The takeover is due to be fully implemented on September 30.


Elders chairman swap

Mike Carroll

Mike Carroll

Recently appointed Elders board chairman, Mike Carroll, has decided to stand down, but will continue to be a director on the historic farm services company board.

Ian Wilton, has been elected to replace Mr Carroll, a former National Australia Bank agribusiness head, who joined the Elders board a year ago, becoming chairman in December.

Mr Wilton has been an Elders director since 2014 and previously held executive management roles with CSR's sugar business, Ridley Corporation, GrainCorp, and was chief executive officer of GrainCorp Malt.

He is also chairman of the Sheep CRC and Australian Innovation Company, a director of Tivoli Investments, and chairs the advisory board of MacKays Banana Marketing.


Wine chief retiring

Wine Australia chairman, Brian Walsh, will step down on September 30 after five years in the role.

"Brian has made an unparalleled contribution to the Australian grape and wine community as chair of Wine Australia at the most critical moment of its modern history," said long-term board director Brian Croser.

'Faced with a retreating sector after the global financial crisis and the challenge of merging two statutory organisations, he has led a consensus board and motivated the executive team to meet the challenges.

"Largely due to his considerate leadership, Wine Australia has been highly effective in elevating Australia's fine wine image in global markets."

Agriculture Minister, Senator Bridget McKenzie has also congratulated Mr Walsh on a job well done.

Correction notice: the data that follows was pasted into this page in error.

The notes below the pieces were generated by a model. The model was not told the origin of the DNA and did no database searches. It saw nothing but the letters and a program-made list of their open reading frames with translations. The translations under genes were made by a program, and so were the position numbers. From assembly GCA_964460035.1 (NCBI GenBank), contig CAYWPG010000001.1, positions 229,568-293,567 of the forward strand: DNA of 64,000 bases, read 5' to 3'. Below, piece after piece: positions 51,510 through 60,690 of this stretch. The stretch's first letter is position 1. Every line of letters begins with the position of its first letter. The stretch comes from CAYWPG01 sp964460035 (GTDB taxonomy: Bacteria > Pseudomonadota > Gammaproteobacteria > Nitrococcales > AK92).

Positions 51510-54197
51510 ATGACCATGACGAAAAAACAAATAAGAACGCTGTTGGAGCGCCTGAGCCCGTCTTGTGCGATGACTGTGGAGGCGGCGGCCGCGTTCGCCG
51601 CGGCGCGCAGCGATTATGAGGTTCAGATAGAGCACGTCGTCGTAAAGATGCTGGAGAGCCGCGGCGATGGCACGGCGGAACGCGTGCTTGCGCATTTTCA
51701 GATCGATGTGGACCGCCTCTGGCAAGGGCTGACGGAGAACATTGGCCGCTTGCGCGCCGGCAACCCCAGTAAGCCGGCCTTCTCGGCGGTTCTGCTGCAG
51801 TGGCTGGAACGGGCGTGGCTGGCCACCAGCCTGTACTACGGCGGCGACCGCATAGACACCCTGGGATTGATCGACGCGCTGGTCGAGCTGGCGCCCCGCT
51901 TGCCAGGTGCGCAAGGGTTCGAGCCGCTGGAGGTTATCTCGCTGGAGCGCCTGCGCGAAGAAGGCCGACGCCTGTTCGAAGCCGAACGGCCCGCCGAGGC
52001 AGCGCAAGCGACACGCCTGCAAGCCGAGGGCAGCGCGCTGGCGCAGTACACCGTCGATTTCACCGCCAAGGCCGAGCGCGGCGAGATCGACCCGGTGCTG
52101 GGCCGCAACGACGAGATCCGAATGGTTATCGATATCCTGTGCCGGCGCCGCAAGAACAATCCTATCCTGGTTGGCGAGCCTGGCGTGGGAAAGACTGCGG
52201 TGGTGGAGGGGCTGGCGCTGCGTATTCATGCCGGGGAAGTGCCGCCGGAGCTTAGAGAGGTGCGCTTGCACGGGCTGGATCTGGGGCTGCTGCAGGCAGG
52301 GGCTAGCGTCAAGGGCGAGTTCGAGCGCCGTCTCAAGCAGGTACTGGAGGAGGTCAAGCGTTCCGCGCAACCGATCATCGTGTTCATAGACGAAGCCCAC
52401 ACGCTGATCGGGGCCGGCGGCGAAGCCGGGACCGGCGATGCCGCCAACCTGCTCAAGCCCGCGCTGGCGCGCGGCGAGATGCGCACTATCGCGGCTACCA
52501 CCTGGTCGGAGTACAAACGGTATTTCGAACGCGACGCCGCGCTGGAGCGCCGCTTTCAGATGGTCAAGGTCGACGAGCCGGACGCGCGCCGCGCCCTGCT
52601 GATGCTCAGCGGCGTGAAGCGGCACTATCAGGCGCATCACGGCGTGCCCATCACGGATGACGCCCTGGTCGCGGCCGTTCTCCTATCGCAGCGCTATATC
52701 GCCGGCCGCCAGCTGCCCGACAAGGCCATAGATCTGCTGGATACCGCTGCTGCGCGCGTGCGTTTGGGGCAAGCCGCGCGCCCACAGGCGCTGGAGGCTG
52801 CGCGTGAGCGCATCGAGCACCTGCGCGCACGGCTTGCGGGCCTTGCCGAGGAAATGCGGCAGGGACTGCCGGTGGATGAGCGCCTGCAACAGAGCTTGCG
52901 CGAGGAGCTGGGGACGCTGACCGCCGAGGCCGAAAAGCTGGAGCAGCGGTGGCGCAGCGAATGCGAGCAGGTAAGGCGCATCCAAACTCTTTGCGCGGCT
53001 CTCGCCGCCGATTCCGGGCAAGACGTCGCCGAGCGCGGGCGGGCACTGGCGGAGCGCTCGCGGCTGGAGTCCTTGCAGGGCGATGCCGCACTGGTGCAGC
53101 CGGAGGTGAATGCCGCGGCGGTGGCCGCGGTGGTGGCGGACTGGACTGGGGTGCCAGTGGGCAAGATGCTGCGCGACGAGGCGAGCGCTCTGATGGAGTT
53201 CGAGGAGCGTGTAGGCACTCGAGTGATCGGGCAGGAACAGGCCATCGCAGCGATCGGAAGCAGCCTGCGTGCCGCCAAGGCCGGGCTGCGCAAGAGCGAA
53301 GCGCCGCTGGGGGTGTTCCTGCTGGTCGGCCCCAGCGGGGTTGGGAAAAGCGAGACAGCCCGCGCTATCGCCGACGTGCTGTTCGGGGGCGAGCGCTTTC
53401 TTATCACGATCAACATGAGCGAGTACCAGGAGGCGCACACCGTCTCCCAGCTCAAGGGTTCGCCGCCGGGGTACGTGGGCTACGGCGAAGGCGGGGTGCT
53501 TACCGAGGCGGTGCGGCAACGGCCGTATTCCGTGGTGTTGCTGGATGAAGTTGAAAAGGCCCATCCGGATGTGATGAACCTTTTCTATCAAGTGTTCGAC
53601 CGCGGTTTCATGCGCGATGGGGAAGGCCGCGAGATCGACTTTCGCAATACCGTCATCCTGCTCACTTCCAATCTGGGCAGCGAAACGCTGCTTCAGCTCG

'In 2014, when Brian started, Australian wine exports sat at $1.8 billion which has since climbed to $2.8 billion, which is a massive 57 per cent increase," she said.

Wine Australia formed in 2014 after a merger of Wine Australia Corporation and the Grape and Wine Research and Development Corporation.


Startup offer at EvokeAg

AgriFutures Australia is offering four fresh opportunities for agrifood tech "startup" businesses to make their mark at next February's EvokeAg event in Melbourne.

Startups will be able to showcase their ideas to an international audience, build their customer base and help solve today's global agricultural challenges.

AgriFutures managing director, John Harvey, said the 2020 event would provide opportunities for startups to build their customer base, whilst also ensuring they have exposure to possible investors.

The startup showcase would complement the wider event program, exposing participants to an international audience.

"This is an opportunity to network, build relationships and take your business to the next level," Mr Harvey said.

"This year we had 1100 delegates at our event representing a cross-section of industries including corporates, investors, government and other key stakeholders from all over the world - it's a melting pot for budding businesses."

  • Applications close on September 13. For more information visit: